|France||2009||Limited||OMM only. The French government does not recognize the full scope of practice osteopathic medicine.|
|Germany||2008||Unlimited||Same requirements as other foreign physicians. Depends on need. Decisions made on individual basis.|
|Greece||2009||Unlimited||Greek citizenship required, unless, in rare instances, there exists a crucial need for certain types of specialist physicians. Further, a work permit must be obtained, a difficult task, and speaking Greek is an unwritten requirement. These are the same requirements as other foreign physicians.|
|Grenada||2007||Unlimited||U.S. license recognized.|
|Guyana||1996||Unlimited||Case-by case basis.|
|Honduras||2009||Unlimited||National Autonomous University must accredit all foreign titles. After accreditation is completed, the applicant must seek registration with the Medical College of Honduras (MCH).|
|Hong Kong||1998||Unlimited||Written examination. Personal interview. Training approval.|
|India||2012||Unlimited||Unlimited for short-term work.|
|Indonesia||1992||Unlimited & Restricted||Foreign physicians affiliated with a university project or a mission have unlimited practice rights. No private practice allowed.|
|Iran||2009||Unlimited||Iranian citizens who have received both the DO degree from a US osteopathic school and are board certified in a clinical specialty. Osteopathic degrees from other countries are not accepted. The process of evaluation of the medical education and clinical training is under the jurisdiction of the Ministry of Health and Medical Education (MoHME).|
|Israel||2007||Unlimited||Same requirements as other foreign physicians. Hebrew required.|
|Italy||2009||Unlimited||Physicians are discouraged from seeking employment in Italy without firm contracts and work permits. If there is a U.S. state law outlining reciprocity with Italy, a statement to this effect from the Italian Consulate will warrant better chances.|
|Jamaica||1994||Limited & Restricted||D.O. physicians were permitted to supply some services while participating in a specific mission project.|
|Lebanon||2004||Unlimited||AOA letter required. Examination required.|
|Lesotho||1990s||Unlimited||Applicants must appear before the Medical, Dental and Pharmacy Council to answer some medical questions and present their credentials. The Council will also make a recommendation about where the applicant’s skills would be most helpful in the country.|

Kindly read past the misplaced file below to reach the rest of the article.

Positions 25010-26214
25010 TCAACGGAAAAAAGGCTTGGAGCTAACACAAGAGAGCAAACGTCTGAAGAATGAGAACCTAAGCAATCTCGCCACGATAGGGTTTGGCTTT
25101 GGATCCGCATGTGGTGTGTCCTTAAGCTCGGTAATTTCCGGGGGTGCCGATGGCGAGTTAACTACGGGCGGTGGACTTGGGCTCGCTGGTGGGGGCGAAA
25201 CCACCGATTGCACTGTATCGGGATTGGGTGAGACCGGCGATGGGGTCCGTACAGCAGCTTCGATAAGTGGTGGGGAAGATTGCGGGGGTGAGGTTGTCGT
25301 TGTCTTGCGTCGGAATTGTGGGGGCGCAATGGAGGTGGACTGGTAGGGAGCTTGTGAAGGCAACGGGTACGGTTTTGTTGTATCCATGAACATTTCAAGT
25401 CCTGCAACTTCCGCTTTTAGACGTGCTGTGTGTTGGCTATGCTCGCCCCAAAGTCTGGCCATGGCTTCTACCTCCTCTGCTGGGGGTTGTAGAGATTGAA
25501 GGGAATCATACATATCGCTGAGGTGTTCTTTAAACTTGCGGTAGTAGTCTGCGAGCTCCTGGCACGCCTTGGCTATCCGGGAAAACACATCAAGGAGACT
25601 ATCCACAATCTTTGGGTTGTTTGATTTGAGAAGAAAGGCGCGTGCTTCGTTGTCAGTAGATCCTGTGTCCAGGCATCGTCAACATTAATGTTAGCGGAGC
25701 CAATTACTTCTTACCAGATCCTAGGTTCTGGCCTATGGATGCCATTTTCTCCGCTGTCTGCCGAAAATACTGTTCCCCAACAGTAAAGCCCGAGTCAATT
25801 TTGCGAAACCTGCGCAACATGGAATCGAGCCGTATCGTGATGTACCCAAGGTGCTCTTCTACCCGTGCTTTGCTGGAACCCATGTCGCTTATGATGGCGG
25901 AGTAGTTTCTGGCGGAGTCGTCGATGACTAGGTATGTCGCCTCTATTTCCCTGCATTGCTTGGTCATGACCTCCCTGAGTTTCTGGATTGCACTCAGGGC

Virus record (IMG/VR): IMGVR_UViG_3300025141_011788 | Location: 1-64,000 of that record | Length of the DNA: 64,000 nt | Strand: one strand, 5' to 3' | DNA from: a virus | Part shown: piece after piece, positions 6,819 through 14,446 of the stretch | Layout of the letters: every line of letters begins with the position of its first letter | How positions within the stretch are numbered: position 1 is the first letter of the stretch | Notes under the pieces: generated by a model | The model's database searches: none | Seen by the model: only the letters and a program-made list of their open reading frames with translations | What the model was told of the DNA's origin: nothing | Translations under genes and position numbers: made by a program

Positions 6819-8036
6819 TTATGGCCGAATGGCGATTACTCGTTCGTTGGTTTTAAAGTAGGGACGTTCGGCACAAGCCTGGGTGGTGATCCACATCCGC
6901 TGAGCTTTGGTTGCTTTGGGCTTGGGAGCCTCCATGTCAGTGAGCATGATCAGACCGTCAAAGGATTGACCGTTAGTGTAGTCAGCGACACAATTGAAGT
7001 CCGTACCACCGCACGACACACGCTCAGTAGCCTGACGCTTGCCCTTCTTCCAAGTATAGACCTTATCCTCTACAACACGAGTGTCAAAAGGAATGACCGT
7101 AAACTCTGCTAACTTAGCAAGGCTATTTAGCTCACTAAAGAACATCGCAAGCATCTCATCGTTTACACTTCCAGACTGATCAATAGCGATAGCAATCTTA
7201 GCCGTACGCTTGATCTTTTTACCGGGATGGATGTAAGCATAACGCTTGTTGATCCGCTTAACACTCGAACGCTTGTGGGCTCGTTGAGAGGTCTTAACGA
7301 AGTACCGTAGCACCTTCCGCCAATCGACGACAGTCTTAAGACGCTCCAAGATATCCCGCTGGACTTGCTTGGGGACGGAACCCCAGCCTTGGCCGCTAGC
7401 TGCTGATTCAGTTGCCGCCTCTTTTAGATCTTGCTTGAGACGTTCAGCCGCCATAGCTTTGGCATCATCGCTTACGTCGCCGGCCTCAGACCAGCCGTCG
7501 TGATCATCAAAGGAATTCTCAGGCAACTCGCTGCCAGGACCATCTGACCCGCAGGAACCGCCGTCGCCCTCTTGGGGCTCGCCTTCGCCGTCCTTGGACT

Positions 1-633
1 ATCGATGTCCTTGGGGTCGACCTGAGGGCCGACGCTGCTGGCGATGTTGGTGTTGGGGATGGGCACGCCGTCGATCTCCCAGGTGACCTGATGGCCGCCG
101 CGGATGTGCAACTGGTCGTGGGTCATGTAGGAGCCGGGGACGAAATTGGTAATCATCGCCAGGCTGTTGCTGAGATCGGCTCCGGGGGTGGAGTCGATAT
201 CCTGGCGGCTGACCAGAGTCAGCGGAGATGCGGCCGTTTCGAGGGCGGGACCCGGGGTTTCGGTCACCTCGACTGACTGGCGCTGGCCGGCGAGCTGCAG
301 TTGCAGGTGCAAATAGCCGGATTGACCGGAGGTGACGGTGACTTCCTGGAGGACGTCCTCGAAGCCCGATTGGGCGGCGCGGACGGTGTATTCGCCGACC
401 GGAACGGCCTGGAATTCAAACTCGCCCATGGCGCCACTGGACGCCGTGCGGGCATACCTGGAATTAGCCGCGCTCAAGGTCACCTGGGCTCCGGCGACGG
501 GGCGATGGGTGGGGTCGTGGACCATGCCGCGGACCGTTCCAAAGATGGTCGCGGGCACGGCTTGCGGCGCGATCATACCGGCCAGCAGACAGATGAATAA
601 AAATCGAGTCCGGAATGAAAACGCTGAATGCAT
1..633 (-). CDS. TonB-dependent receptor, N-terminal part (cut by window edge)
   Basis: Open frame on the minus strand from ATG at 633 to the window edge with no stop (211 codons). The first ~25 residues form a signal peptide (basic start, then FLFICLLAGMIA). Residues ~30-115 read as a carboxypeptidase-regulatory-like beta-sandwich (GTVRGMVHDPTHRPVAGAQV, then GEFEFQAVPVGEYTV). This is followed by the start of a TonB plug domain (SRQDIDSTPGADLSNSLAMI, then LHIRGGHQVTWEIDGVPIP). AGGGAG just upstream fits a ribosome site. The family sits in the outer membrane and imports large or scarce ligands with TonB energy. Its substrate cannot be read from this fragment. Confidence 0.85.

|Liberia||1990s||Unlimited||Same requirements as other foreign physicians.|
|Luxembourg||1987||Unlimited||The practice of medicine in Luxembourg by a doctor who is not an EU national is very rare.|
|Malta||2010||Unlimited||Accepted on a case by case basis if training meets the minimum educational requirements for physicians in the EU (Article 24 of Directive 2005/36/EC). Examination required.|
|Mexico||2011||Unlimited & Restricted||Health Secretary Quijano of the Yucatán State of Mexico signed a Proclamation recognizing U.S.-trained osteopathic physicians in that state; D.O. physicians can now obtain short-term & long-term licensure through the Health Secretary’s office. All other Mexican states require work permits - only available in conjunction with the association of a short-term medical mission project.|
|Micronesia||1993||Unlimited||Statutes specifically include DOs|
|Nepal||2008||Unlimited||Approval by the Nepal Medical Council & a visa from the Immigration Department.|
|Netherlands||2009||Unlimited||Same requirements as other foreign physicians.|
|New Zealand||2008||Unlimited||Hearing required. Case-by-case basis.|
|Nigeria||2010||Unlimited||U.S. Licensure and completion of specialty training required.|
|Norway||2009||Limited||OMM only, but DOs may apply for recognition as medical doctors.|
|Pakistan||2011||Unlimited||U.S. osteopathic medical schools meet the Medical and Dental Council’s statutory regulations for international medical graduates. Scope is unlimited, but practice setting may be restricted|
|Panama||2009||Unlimited||Panamanian citizenship required.|
|Papua New Guinea||2010||Unlimited||Work permit required. Short-term or a long-term volunteer service license also available.|
|Peru||2011||Unlimited||Process for licensure is the same as for other IMGs.|
|Poland||2009||Unlimited||Examination & Polish required.|
|Qatar||2011||Unlimited||Must possess a valid work visa, and pass written and oral examinations.|
|Russia||2006||Unlimited||Foreign physicians make arrangements to practice through Russian sponsors, such as hospitals or businesses.|
|Saint Lucia||2000||Unlimited||U.S. credentials recognized.|
|Saudi Arabia||2009||Unlimited||Foreign physician must be recruited by a government agency, a corporation or a private health care entity, such as a hospital.|
|Sierra Leone||1993||Unlimited||Notarized U.S. credentials.|
|South Africa||2009||Limited||OMM only|